Earlier, I wrote about my made-up concepts of organic versus synthetic learning. I've been thinking about this dichotomy, and decided to make some clarifying points. I think these concepts provide a useful language to re-frame any discussion on making school more effective.
Organic Learning: Organic learning is learning that occurs in a natural state. It is learning that develops from within a child (or adult). The child develops curiosity about a topic, concept, problem, or idea, then seeks out methods to satisfy this curiosity. The outside world does not interfere with this process. The motivation to learn is intrinsic. It radiates from within.
Organic learning is exciting and invigorating. To the outside observer, this usually appears to be "playing". The child will expend great effort to satisfy their natural curiosity. This is the process children use to understand the world around them. Since the methods the child uses to satisfy our curiosity develop from internal processes, a great deal of creativity is utilized. Learning occurs quickly and efficiently with minimal resources.
The Free School Movement capitalizes on the idea of organic learning with great success. The Sudbury Valley School could be used as an effective model.
Synthetic Learning: Synthetic learning is any attempt by outside forces to modify organic learning. This could be anything from a parent subtly guiding their child toward understanding to the "rigor" and structure of a high school classroom. Synthetic learning is usually an attempt to control what, how, or when a child will learn. Synthetic learning could be a textbook, lecture, group work, government-imposed curriculum, or the myriad of other methods or tools we use to attempt to teach children.
Synthetic learning, regardless of the rationale, methods, or justification, always results in a cost. Since synthetic learning is an attempt to get children to learn using external forces, the curiosity-based motivation that characterizes organic learning is reduced. The cost of reduced internal motivation greatly decreases the speed and efficiency of synthetic learning, which then requires greater resources. Generally, the more synthetic learning processes are applied to the learning process, the less effective it becomes (less is more).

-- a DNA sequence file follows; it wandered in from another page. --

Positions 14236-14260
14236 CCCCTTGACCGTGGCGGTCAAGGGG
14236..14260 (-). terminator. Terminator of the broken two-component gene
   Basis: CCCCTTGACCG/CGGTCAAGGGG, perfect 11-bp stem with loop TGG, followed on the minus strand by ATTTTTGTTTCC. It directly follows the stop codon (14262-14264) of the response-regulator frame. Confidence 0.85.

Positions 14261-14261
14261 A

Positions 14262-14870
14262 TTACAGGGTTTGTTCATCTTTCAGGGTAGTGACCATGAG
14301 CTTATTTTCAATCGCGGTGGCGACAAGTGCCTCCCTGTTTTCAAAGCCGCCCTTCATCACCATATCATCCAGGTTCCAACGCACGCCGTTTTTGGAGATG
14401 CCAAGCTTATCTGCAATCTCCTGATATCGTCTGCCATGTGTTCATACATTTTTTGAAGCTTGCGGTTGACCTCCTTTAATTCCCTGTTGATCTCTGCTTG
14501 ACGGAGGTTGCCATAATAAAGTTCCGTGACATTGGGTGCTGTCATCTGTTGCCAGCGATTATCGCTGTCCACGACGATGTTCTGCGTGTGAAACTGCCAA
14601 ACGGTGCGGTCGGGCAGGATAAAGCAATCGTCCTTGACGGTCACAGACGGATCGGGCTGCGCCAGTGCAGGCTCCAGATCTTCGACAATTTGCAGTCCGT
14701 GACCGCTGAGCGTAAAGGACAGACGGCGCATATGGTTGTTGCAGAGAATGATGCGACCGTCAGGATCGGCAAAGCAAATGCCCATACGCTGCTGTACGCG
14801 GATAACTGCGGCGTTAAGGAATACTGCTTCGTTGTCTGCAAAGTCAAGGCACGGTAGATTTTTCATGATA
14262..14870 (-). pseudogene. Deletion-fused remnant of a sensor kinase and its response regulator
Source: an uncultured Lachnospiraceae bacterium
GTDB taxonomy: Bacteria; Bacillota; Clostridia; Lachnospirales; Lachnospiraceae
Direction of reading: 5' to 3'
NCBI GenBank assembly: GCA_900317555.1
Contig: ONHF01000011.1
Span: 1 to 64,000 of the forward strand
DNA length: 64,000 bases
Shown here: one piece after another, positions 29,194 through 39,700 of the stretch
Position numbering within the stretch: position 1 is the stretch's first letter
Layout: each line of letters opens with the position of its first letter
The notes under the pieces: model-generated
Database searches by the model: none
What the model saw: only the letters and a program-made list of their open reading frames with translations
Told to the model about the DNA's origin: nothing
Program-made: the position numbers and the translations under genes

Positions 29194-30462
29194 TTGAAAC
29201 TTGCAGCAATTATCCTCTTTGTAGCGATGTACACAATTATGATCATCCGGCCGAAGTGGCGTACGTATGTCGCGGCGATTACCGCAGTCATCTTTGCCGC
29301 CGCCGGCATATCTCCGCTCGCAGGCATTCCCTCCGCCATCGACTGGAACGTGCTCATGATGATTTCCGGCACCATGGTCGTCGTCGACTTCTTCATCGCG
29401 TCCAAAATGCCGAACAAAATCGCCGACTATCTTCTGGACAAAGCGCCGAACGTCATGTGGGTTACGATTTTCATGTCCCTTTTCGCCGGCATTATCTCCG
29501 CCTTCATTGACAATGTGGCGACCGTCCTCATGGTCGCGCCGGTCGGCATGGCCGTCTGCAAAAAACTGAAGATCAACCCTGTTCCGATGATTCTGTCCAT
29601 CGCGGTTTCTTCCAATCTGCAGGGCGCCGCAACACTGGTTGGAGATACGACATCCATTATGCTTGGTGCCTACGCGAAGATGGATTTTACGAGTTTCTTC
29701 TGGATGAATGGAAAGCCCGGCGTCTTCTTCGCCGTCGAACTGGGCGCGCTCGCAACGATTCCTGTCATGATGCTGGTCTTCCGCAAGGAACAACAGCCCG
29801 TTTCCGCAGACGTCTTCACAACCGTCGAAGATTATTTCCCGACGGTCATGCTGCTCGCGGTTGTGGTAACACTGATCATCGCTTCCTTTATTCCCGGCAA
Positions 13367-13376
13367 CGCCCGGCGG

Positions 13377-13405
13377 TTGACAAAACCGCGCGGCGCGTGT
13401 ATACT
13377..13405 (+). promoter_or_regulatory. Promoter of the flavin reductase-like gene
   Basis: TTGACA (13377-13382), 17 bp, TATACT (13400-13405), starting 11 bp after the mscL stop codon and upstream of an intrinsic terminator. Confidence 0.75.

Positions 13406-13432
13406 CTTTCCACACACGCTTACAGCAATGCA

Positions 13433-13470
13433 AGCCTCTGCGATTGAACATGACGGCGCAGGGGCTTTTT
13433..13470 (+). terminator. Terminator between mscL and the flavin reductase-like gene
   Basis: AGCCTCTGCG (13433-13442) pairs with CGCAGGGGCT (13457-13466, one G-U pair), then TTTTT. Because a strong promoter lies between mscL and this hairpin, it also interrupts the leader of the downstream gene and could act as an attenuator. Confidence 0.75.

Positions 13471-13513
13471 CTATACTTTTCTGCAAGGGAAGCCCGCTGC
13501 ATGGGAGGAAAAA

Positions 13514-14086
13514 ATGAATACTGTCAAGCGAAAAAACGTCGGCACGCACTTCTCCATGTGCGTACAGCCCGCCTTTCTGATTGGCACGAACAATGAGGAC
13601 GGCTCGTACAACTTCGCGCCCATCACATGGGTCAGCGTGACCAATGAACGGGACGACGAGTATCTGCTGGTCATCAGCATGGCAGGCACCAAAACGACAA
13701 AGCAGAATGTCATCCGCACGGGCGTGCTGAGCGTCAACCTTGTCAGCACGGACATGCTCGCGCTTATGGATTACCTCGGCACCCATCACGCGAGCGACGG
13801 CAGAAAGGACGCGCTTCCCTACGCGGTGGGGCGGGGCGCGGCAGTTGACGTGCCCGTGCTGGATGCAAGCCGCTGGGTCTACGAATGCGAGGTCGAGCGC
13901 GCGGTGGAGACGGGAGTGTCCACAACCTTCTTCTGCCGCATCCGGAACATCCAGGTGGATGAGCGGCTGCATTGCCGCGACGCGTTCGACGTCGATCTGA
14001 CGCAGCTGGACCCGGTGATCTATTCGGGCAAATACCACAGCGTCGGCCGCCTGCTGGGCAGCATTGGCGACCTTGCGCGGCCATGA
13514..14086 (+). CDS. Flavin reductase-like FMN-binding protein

In essence, synthetic learning can be thought of as a barrier to learning. The fewer the barriers, the more effective learning becomes.
Education professionals perpetually seek the best synthetic methods (i.e.- best practices) in an attempt to make synthetic learning as effective as organic learning. Synthetic learning is never as effective as organic learning, but some synthetic learning methods and tools will be more effective than others.
The very nature of formal schooling creates a host of synthetic learning barriers including standardization practices, rules, procedures, and routines, textbooks, curriculum, teachers and administrators, fellow classmates, the physical environment, and the prescribed class periods/ school day. A master teacher's role should be assessing each individual student and removing as many of these barriers as possible to allow them to learn in the most effective way possible.
How this model could be used: This model would require schools (administrators, teachers, support staff, students, parents, and community) to systematically assess every single element of the school and determine what impact it had on student learning. The goal would be to remove the barriers that result in the most synthetic learning and leave the barriers that bring students closest to organic learning.
Using Pareto's principle (80% of the outcomes flow from 20% of the causes) in a systematic fashion would create a culture that constantly evolves to provide the best possible barrier-free environment for organic learning to occur. At any given time, 20% of the elements of a school (schedule, curriculum, specific teachers, specific administrators, color of the carpet, etc.) are going to cause 80% of the problems. Using a democratic system where everyone (administrators, teachers, support staff, students, parents, and community) has one voice and one vote, these problems can be identified and eliminated. The 20% of the elements of the school will result in 80% of the successes, or elements that bring students closer to organic learning. Using the same process, these elements can be identified and replicated.
Some elements will be non-negotiable and cannot be eliminated, like state-imposed curriculum or the physical building layout. The school community would be able to collaborate to reduce the cost of these non-negotiables on the organic learning process.
By constantly applying this system, schools will move progressively closer to the ideal of high levels of organic learning and low levels of synthetic learning, ergo more efficient and effective learning.
Because organic learning inherently requires less resources, the school budget will inevitably shrink. Also, the process of organic learning will likely produce something that is valuable to society, thus has monetary value. For example, Bill Strickland of the Manchester Craftsman's Guild produces and sells student-generated music to fund his school. The ultimate goal would be to create a self-funded school that capitalizes on its by-products as a source of income. Financial freedom removes a major barrier for schools- the reliance on funding from groups (government, corporate, etc.).